Since I have swam on the swim team for most of my life, I am very familiar with bubbles. I know a raindrop falling through the sky gets its shape because it is the most aerodynamic shape, but how come ...
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How does a table fan work?

In a table fan, the blades move around in circular way and we feel air/wind when sitting on front of it. How does this happen?
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Fluid Dynamics - How does air behave out a window?

I often smoke out a window, and I know that if you're driving a car, the passing air will affect the pressure inside and "suck" out the smoke for instance. But what if you're in a window pane? I have ...
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1answer
84 views

Rotation of fluid filled cylinders [closed]

Given two cylinders of same mass , one completely made out of solid metal and the other a hollow one which has been filled with a viscous fluid say oil. Both have the same mass.Now if they are placed ...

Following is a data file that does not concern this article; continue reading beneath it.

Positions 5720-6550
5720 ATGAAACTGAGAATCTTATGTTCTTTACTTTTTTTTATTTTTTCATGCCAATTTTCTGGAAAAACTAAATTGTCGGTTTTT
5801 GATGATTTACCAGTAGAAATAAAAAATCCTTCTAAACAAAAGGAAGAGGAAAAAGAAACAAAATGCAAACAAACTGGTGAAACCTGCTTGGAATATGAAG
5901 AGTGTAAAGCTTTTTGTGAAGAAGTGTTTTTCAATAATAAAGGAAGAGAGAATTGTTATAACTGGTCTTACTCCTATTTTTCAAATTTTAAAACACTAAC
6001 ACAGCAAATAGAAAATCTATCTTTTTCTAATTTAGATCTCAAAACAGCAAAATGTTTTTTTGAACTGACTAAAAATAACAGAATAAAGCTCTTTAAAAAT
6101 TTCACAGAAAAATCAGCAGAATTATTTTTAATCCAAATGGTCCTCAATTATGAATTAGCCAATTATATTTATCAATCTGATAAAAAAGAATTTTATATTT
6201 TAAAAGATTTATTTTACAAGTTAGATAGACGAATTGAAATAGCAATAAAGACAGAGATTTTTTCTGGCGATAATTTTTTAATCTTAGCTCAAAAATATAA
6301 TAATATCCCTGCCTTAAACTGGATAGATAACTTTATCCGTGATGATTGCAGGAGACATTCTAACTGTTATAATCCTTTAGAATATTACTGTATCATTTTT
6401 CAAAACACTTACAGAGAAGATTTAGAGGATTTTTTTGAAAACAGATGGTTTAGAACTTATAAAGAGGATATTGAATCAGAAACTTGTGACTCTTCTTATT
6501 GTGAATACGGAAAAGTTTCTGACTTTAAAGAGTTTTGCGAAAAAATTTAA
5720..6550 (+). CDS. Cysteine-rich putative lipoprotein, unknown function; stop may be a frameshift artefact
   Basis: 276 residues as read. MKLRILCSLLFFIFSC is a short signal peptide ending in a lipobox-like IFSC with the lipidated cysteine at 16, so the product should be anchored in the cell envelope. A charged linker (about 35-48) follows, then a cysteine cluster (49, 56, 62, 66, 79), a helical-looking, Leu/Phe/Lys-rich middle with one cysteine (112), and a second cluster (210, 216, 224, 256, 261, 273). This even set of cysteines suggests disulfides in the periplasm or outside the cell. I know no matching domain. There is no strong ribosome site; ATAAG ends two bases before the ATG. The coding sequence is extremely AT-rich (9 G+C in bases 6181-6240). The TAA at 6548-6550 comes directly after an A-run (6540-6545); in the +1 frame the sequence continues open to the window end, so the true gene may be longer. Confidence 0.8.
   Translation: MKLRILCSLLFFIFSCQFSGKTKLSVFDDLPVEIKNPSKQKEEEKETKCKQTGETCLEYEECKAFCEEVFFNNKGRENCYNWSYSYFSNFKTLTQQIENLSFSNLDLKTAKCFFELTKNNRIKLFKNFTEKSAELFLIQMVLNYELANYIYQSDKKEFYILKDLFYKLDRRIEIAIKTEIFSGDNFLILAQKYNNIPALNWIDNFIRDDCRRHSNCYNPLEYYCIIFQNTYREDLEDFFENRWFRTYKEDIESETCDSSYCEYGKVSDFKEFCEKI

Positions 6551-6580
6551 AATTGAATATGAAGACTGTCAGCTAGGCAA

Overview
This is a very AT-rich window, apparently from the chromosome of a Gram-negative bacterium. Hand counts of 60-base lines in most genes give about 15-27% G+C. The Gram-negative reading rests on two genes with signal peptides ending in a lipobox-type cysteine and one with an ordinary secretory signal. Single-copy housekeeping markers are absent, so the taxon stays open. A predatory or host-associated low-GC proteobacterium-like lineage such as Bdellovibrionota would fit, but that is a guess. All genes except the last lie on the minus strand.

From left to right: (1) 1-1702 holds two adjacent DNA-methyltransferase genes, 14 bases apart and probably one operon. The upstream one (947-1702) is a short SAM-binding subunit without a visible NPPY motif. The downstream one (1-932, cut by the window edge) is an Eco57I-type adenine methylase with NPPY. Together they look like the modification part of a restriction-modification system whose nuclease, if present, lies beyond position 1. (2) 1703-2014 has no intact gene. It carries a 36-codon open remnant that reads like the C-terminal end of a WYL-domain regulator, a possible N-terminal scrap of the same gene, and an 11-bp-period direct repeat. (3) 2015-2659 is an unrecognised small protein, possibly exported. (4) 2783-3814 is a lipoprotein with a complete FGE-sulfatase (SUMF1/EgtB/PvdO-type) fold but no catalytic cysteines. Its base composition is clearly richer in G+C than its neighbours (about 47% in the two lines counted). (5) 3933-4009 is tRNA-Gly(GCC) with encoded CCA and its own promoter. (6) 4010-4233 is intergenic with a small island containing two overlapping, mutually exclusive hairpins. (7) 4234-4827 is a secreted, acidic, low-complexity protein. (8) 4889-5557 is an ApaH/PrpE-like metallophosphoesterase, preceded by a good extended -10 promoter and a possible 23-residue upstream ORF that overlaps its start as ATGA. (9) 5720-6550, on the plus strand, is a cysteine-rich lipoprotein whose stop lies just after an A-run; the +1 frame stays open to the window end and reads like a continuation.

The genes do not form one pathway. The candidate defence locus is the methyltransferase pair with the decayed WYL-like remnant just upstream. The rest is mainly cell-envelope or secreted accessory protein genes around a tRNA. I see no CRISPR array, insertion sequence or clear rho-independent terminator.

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106 views

Fluid filled harmonic oscillator

A vessel (preferably circular) filled with water is accelerating unidirectionally such that the level of water is higher on one end than the other. What I want to know is that if the vessel is ...
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Do liquids creep from cold to hot like gases?

Consider the U-tube water experiment below with the left red block at 10C and the right red block at 90C. I think the right level will become about 3% higher than the left level simply because hotter ...
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What exactly is the difference between advection and convection?

After reading Wikipedia articles on advection and convection, I still cannot determine whether there is a consensus on a difference between these two terms. Sometimes, the term convection seems to ...